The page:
Originally published on Tue March 11, 2014 3:32 pm
The Senate's intelligence oversight panel had its computers searched by CIA workers, who also improperly removed some documents that had been provided to the panel, Sen. Dianne Feinstein said in a lengthy and scathing speech on the Senate floor Tuesday. She said some of the actions could be illegal or unconstitutional.
Deborah Hersman, known to many Americans because she's the face of the National Transportation Safety Board at the scene of plane crashes and other transportation-related disasters, is stepping down as head of the NTSB.
Originally published on Thu March 13, 2014 8:48 am
From its earliest days as America's homegrown whiskey elixir, Kentucky bourbon has been traveling on boats.
In fact, boats were a key reason why Kentucky became the king of bourbon. In the late 1700s, trade depended on waterways, and distillers in the state had a big advantage: the Ohio River. They'd load their barrels onto flatboats on the Ohio, which flowed into the Mississippi, taking their golden liquor as far down as New Orleans.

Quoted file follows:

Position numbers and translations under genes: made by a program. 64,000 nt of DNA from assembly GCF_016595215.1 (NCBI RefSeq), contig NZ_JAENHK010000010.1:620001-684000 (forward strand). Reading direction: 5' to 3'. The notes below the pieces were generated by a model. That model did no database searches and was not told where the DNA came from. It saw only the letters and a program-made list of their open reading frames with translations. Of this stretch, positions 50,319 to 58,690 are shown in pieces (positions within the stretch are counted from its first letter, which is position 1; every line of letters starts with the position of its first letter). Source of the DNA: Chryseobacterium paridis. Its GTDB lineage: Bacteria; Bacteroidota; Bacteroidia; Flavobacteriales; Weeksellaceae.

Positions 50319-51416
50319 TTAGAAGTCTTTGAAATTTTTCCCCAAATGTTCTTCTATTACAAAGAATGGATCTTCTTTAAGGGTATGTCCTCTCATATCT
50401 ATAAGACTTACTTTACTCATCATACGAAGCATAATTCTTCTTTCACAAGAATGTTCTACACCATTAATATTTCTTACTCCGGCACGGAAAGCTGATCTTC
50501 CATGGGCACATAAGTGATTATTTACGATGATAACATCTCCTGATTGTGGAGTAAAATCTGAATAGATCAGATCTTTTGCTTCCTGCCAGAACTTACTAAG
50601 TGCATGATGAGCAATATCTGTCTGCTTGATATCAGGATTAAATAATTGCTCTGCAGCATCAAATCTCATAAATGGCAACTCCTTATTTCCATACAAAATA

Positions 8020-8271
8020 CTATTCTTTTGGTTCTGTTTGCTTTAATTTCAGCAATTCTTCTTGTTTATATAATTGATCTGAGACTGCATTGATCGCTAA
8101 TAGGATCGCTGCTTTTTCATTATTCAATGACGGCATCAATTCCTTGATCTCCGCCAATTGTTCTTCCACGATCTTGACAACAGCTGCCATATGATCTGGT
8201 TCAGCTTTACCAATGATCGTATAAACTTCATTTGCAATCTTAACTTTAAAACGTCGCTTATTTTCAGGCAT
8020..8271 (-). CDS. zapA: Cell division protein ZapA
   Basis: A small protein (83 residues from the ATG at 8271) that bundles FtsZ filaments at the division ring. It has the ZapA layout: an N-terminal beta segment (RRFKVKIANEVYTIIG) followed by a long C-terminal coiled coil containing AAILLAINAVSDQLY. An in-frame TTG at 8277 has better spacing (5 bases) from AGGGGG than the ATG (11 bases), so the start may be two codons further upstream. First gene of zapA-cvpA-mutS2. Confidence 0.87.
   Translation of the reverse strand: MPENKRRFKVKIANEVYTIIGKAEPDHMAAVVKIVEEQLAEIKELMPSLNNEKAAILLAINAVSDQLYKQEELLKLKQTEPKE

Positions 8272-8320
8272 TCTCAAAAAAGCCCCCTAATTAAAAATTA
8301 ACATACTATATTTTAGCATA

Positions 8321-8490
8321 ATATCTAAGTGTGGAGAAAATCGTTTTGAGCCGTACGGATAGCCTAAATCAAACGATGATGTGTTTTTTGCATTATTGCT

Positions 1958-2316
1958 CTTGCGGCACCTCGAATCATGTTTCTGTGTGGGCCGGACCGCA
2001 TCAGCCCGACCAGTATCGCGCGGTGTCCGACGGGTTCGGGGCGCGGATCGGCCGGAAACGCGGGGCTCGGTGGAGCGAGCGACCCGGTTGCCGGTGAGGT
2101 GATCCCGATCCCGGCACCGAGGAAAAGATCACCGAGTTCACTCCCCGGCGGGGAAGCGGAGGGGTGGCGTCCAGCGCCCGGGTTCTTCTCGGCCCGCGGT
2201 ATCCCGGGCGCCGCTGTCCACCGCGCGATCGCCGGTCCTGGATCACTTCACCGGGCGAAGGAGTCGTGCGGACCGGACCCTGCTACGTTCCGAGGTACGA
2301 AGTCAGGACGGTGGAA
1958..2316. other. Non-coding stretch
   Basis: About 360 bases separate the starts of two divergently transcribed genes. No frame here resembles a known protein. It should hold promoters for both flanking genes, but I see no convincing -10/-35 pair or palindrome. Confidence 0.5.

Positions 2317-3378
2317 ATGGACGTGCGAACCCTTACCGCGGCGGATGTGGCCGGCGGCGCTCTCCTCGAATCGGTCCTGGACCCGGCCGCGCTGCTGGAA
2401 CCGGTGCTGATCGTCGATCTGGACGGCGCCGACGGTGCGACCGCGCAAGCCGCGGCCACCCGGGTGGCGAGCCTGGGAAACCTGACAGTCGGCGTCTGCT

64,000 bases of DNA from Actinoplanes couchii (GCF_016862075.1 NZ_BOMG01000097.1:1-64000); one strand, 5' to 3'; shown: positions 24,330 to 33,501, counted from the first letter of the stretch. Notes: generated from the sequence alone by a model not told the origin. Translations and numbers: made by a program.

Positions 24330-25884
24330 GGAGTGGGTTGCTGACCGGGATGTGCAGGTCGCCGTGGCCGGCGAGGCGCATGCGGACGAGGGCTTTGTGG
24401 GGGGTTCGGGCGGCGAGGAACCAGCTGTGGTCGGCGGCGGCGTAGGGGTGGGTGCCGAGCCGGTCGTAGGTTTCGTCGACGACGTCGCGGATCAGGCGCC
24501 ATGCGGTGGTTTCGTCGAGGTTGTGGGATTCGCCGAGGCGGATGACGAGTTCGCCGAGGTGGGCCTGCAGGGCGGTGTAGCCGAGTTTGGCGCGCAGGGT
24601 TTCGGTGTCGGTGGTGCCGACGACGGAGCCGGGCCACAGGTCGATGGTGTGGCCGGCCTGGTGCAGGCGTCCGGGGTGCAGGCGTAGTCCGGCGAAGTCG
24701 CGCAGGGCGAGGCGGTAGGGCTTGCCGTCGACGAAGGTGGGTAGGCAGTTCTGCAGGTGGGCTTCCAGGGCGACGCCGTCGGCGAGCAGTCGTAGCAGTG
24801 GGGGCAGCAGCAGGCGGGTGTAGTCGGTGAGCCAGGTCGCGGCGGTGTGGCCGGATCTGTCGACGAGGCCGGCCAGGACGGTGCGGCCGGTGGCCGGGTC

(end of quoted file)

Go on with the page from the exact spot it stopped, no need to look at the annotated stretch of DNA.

Angel Olsen begins the song "Hi-Five" by paraphrasing Hank Williams, admitting she's so lonesome she could cry. She goes on to say she just wants someone who believes in love as urgently as she does. The twanging guitar throbbing beneath these sentiments suggests that it's going to be a long, lonely search. Over a matter of minutes, Olsen has created the landscape she'll inhabit for an entire album.
If your to-do list is so long that you are overwhelmed just looking at it, and if your list has you mentally racing back and forth between your responsibilities to your children and your job, what Brigid Schulte has to say may be helpful.
Overwhelmed: Work, Love and Play When No One Has the Time is about the pressures on working mothers and fathers that lead to a constantly racing heart, consuming guilt and the certainty that they've become inadequate at home and at work.
Cash prizes await "citizen scientists" who can improve algorithms that help NASA find and identify asteroids in our solar system, the agency says. A contest to find more asteroids begins next week, in what NASA calls an attempt to crowdsource innovation.